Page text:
You would think that with my third novel in print and a dozen more sitting in drafts on the shelves behind me that I would pretty much have this writing process thing nailed. How I wish it were true!
I wrote my first novel in Mrs. Fites’ classroom in 4th grade, about 50 years ago. It was a heroic fantasy in which the heroes were two princes and two princesses. Their four kingdoms came together at a common corner where the four young royals would meet, but none could cross the boundary into the other’s kingdom. I gave up on the novel about 20 pages into it, not because I didn’t know the story I wanted to tell, but because I couldn’t distinguish between “princes” and “princess” in my head or on paper. Add “princesses” to the mix and there were too many hissing, sibilant sounds to keep track of, so I had to leave______ blanks wherever any of the words was to appear. Perhaps I thought in the deepest recesses of my mind that if I put the paper away it would magically fill in the blanks on its own.
Spelling is less of a challenge to me today, but getting the right word can often be a real headache. I still find myself occasionally leaving a blank in my manuscript while waiting for my brain to catch up with my fingers and supply just the right word. You can’t wait; you have to keep writing.
Through my involvement in National Novel Writing Month (NaNoWriMo), I’ve met a lot of new writers, many of whom don’t finish their 50,000 words in the month of November for no other reason than they get stuck trying to make the first draft—or maybe even the first page—perfect. That may be one of the most valuable lessons that I learned in my early writings 50 years ago, driven home by my eight years’ participation in NaNoWriMo. Don’t obsess about getting it right—just get it written.
There is no such thing as a perfect first draft. It is much more important to finish your story than to stress out about being perfect. You may plan your story for months in advance, but don’t let research and planning interrupt your writing.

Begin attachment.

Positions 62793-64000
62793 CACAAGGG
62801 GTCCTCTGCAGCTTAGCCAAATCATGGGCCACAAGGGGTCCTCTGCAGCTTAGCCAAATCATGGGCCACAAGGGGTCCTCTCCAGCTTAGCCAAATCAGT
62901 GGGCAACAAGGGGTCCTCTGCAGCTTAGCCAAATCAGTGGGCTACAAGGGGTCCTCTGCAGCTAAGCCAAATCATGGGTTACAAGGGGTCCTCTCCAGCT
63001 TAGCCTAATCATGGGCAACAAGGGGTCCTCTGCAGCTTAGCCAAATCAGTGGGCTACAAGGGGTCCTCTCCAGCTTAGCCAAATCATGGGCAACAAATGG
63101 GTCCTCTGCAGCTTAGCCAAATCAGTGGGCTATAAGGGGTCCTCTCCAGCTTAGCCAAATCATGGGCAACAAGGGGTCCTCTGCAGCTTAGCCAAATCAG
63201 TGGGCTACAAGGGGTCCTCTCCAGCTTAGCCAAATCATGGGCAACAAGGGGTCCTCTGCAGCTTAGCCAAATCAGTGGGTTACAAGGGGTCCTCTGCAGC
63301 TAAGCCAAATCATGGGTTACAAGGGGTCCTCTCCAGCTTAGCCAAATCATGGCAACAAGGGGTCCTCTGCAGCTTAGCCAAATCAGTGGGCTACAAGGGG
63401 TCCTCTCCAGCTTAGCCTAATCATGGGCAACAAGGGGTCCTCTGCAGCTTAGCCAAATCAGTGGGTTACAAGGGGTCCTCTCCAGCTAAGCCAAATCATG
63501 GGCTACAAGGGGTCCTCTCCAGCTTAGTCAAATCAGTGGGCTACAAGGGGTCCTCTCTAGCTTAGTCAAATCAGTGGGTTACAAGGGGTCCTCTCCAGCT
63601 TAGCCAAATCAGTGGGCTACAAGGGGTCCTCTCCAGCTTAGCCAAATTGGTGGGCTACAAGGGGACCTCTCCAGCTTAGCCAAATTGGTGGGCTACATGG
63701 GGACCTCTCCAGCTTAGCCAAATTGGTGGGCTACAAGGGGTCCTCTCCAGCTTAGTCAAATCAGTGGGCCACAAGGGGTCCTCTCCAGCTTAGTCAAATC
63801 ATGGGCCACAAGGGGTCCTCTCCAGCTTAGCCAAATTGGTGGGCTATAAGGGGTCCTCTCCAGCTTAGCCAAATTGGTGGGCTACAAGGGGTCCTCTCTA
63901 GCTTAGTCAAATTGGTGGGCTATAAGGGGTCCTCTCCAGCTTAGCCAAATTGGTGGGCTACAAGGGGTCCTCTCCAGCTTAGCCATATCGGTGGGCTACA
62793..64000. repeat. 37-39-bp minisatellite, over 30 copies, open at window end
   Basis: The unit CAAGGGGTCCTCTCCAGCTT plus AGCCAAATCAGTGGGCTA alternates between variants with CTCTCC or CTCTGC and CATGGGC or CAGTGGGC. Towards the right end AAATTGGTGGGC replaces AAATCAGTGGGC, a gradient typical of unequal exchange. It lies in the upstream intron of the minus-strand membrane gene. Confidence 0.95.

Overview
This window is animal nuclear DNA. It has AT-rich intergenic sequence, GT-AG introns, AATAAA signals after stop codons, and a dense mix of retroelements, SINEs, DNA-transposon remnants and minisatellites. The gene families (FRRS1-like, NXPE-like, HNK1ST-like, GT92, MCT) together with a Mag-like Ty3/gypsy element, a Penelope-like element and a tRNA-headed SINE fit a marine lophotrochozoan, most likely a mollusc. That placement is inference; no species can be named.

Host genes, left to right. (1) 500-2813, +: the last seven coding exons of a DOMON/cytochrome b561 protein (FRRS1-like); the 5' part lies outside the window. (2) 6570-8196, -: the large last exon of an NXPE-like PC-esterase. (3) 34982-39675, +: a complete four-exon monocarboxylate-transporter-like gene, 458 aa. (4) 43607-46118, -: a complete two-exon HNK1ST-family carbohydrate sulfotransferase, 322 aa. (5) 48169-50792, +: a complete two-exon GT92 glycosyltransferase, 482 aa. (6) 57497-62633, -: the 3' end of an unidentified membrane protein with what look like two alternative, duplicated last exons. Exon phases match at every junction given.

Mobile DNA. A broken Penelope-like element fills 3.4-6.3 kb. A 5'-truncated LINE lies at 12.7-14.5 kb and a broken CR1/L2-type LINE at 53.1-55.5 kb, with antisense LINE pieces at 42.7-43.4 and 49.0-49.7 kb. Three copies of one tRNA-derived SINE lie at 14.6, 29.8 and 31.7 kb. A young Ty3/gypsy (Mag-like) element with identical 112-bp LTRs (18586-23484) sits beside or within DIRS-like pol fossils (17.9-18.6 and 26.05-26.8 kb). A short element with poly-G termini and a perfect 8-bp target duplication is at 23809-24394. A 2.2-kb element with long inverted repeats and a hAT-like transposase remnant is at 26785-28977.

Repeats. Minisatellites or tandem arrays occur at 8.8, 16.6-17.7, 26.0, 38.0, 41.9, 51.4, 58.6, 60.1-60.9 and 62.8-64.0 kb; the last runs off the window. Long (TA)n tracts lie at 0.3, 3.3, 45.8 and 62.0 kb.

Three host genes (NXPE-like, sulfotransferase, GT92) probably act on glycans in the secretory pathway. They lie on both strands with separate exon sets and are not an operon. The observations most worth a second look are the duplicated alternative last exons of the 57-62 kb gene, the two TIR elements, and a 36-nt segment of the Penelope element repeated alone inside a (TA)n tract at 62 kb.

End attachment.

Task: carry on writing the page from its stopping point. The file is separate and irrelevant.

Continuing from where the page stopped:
I have loved the stories surrounding Johannes Gutenberg for many years. When I started teaching desktop publishing back in the 80s, I integrated a bit of print history with the keystroke shortcuts. I studied Gutenberg, collected old books and reproductions, and ferreted out information and data using the technology of the day: poring through countless volumes in the public and university libraries. I began speaking to groups about the effect of Gutenberg’s invention as he was frequently called “Man of the Millennium.”Gradually the idea for a mystery thriller began to take shape. So I started compiling my notes. That process took the better part of a year as I filled in information about Gutenberg, drafted descriptions and interviews with my characters, and started compiling peripheral research on historic sites, events over the past 2000 years, and the various legends surrounding lost and hidden manuscripts from Alexandria to the Dead Sea Scrolls to the works of Aristotle and others.
I had just finished what would become my second printed novel (Steven George & The Dragon) when I decided it was time to start writing my new thriller. This time, I would take my time and get it right. Eight months and 45,000 words later, I hated the story that I had called “Gutenberg’s Other Book.” I sent it to the book doctor (Jason Black, http://plottopunctuation.com) and to my wife (also an excellent editor) and their feedback was consistent. I’d strayed too far from my intent. I was too kind to both my villains and my heroes. There was too much backstory. So I put it in a box, did another two months of research, and, on November 1, sat down to write from scratch. The entire 80,000-word novel was completed in just over three weeks. It went through more than a year of re-writes before it won a 2010PNWA Literary Competition award. I decided it was time to get serious.
The next step was to go through the manuscript and fill in the blanks. Now that I knew the story, where things were going, and who my characters were, the right words fell into place for everything except the title. “Gutenberg’s Other Book” no longer fit what the story had become. Nor did it speak of a contemporary thriller. Just before publication, it was renamed The Gutenberg Rubric.
I should mention that “Princes and Princesses” is not dead, though it is unlikely that it will ever be published. While my daughter was in elementary school, we had a bedtime storytelling ritual. Coming up with a new story every night was taxing. Then I remembered my 4th grade writing. I started to tell her the story, chapter by chapter, night after night. As I told it, I wrote it all down. It is in a box of treasures I’ve saved for her.
And it has no blanks.
The Gutenberg Rubric: http://www.gutenbergrubric.com
The Rubricant Blog: http://www.gutenbergrubric.com/blog
Author Central: http://www.amazon.com/-/e/B004QVVE1S
Author Info:Nathan Everett
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